“”The lion is Africa’s signature wild animal, yet fewer than 20,000 remain in the entire continent, down from an estimated 100,000 five decades ago,” says British photographer, George Logan.

“At the current rate of decline, lions will be extinct in the wild by the middle of this century.”


“Forests remain a carbon sink, stashing away 7.6 billion metric tons of carbon dioxide every year, but their ability to lock carbon is weakening.

In the last 20 years alone, forests in Southeast Asia, particularly Indonesia and Malaysia, have turned into net carbon emitters, and the Amazon threatens to go the same way.”


Brazil had a trying start to 2020, namely 100 cities across three states who were under a state of emergency due to extreme rainfall

“Between Jan. 23 – 24, the city of Belo Horizonte saw 171 mm of rain [6.7 inches]. This amount obliterated the standing record set 110 years before.”


The rain that continues to fall in Santa Catarina caused on Sunday morning (24th) new floods and landslides in Florianópolis [Brazil]. Teams of Civil Defense and Fire Department are on the streets to check the occurrences.”



Phoenix tied the record for the coldest afternoon temperature of 36 degrees on Monday at Sky Harbor International Airport

“The only other day in Sky Harbor history that reached temperatures that low during the afternoon was on Dec. 6, 1998.”


A tornado described as “large and extremely dangerous” by the National Weather Service (NWS) in Birmingham, Alabama, caused significant damage throughout Jefferson County and surrounding areas Monday night, including ripping through a hotel and tearing off part of the roof of a church…

“”Significant damage has been reported…” NWS Birmingham said.”


“The National Weather Service called it “historic” and “the big one… In the end, the winter storm that hit Lincoln and most of eastern Nebraska on Monday lived up to its billing.

By 7 p.m., snowfall had already covered the tops of footlong rulers in some locations, with the Lincoln Airport recording 13 inches, an all-time January single-day record.”


Thousands of England’s vital flood defences were in such a state of ruin last year they would fail to protect communities from extreme weather, an investigation has found.

“More than 3,400 of England’s “high consequence” flood assets, defined as those where there is a high risk to life and property if they fail, were judged by the Environment Agency to be in such a bad condition they were almost useless.”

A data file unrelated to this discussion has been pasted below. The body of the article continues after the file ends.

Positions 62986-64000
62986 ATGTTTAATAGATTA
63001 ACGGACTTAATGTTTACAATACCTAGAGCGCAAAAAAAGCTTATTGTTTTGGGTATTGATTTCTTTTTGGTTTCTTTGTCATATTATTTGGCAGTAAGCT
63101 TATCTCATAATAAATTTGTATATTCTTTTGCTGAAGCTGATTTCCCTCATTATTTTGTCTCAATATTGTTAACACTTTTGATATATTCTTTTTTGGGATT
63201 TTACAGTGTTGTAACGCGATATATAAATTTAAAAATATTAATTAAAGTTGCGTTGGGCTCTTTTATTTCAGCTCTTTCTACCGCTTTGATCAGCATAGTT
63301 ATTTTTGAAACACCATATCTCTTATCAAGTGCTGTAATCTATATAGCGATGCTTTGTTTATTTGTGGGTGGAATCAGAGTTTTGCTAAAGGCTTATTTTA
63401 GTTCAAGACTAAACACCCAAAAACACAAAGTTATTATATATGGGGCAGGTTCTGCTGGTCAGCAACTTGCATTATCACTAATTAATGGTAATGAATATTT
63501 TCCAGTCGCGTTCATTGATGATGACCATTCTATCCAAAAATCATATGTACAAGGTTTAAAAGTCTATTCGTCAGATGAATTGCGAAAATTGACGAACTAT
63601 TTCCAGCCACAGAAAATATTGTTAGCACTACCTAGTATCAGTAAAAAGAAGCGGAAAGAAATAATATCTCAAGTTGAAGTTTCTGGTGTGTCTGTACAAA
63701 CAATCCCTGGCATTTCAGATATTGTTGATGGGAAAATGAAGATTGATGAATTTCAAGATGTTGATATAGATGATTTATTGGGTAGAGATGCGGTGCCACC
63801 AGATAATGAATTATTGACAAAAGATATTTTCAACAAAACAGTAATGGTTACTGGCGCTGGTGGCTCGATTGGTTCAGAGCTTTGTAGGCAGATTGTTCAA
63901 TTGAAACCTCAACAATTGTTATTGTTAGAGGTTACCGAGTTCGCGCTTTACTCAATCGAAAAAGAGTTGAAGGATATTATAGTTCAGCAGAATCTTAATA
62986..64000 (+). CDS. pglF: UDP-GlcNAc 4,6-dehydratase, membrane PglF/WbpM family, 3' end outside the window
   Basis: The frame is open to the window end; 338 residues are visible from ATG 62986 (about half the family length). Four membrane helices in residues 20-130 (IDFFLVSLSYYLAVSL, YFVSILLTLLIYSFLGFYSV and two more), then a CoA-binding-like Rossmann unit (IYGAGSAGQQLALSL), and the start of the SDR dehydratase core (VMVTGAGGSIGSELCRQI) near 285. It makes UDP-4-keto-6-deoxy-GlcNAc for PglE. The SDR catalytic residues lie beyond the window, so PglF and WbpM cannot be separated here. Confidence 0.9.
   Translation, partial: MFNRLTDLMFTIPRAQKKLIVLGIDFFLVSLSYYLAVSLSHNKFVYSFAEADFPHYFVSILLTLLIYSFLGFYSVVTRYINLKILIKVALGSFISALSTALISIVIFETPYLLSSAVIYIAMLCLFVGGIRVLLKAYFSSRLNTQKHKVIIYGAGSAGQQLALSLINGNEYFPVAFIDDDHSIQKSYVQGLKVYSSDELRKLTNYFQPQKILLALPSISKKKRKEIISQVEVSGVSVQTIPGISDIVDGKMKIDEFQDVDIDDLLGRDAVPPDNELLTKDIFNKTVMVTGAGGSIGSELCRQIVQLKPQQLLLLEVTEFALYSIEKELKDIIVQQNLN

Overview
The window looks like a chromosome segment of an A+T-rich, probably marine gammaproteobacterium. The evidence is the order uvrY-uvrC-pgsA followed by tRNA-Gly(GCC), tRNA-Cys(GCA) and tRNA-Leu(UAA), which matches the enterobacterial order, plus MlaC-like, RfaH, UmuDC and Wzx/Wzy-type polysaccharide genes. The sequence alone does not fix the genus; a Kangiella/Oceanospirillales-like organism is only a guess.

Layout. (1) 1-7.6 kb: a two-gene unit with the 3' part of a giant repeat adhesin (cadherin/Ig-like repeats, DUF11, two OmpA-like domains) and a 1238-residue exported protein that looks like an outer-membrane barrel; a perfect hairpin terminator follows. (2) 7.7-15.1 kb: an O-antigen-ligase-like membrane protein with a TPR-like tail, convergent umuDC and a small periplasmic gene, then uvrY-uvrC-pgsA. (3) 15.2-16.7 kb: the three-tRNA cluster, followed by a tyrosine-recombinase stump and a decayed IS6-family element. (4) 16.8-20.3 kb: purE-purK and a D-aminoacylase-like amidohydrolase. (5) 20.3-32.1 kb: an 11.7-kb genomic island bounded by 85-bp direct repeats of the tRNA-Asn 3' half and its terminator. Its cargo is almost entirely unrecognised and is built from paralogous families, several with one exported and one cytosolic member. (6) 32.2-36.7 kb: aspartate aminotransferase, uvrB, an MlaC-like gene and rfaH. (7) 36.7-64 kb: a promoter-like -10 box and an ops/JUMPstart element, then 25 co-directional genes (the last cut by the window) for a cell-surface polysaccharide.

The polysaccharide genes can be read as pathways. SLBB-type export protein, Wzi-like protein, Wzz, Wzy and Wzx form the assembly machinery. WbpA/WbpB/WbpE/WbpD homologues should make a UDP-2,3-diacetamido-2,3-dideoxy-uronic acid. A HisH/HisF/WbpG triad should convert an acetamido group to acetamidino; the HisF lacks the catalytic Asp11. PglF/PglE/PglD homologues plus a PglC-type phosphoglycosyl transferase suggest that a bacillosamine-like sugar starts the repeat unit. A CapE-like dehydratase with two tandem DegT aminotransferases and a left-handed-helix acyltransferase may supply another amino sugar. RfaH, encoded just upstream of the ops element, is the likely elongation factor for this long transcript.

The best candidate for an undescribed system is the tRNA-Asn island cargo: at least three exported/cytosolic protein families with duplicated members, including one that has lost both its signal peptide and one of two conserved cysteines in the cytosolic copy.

Small increases in air pollution are linked to an increased risk of irreversible sight loss from age-related macular degeneration, a large UK study has found.

“Previous work had already found a link between dirty air and glaucoma and a link to cataracts is suspected. The scientists said the eyes have a particularly high flow of blood, potentially making them very vulnerable to the damage caused by tiny particles that are breathed in and then flow around the body.”


A record snowfall that paralysed Madrid two weeks ago has taken a catastrophic toll on the Spanish capital’s trees, severely damaging up to 70 per cent of those in its main parks.

“The heaviest snow for 50 years, brought by Storm Filomena, caused at least €1.4 billion damage and prompted the government to declare the city a disaster zone last week.”


Over the last 30 years, up to a quarter of all known bee species have fallen off international global records, despite a major increase in the number of such records available.

“Around 20,000 species of bee are known to science, but analysis of a detailed international data set suggests around 5,000 of these species have not been seen since 1990.”


Gray whales are starving and dying off at an alarming rate along the Pacific Coast

“Scientists are not exactly sure why the whales are dying, but in a newly released study, published in the journal Marine Ecology, researchers conclude it is likely a result of starvation due lack of prey, perhaps caused by warming Arctic waters where they feed.”


Human activities might have shifted the movement of caribou in and near the Arctic National Wildlife Refuge

“A UC study published in the journal Frontiers in Ecology and Evolution identified a shift in one herd’s movements after the 1970s that coincided with changes in herd size and climate, and the construction of new roads and other energy infrastructure.”


Sun-Loving Bacteria May Be Accelerating Glacial Melting:

“Cyanobacteria—photosynthetic microbes that live in meltwater—are likely growing more abundant here [Greenland], thanks to warmer temperatures and decreased cloud cover.”


The melting of ice across the planet is accelerating at a record rate, with the melting of the Greenland and Antarctic ice sheets speeding up the fastest, research has found.

“The rate of loss is now in line with the worst-case scenarios of the Intergovernmental Panel on Climate Change, the world’s leading authority on the climate…”


You can read the previous ‘Climate’ thread here. I’ll be back tomorrow with an ‘Economic’ thread.

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23rd Jan 2021 Today’s Round-Up of Climate News

The ongoing collapse of the world’s aquifers: All over the world—from the Netherlands to Indonesia to Mexico City—geology is conspiring with climate change to sink the ground under humanity’s feet.

“More punishing droughts mean the increased draining of aquifers, and rising seas make sinking land all the more vulnerable to flooding. According to a recent study published in the journal Science, in the next two decades, 1.6 billion people could be affected by subsidence, with potential loses in the trillions of dollars.”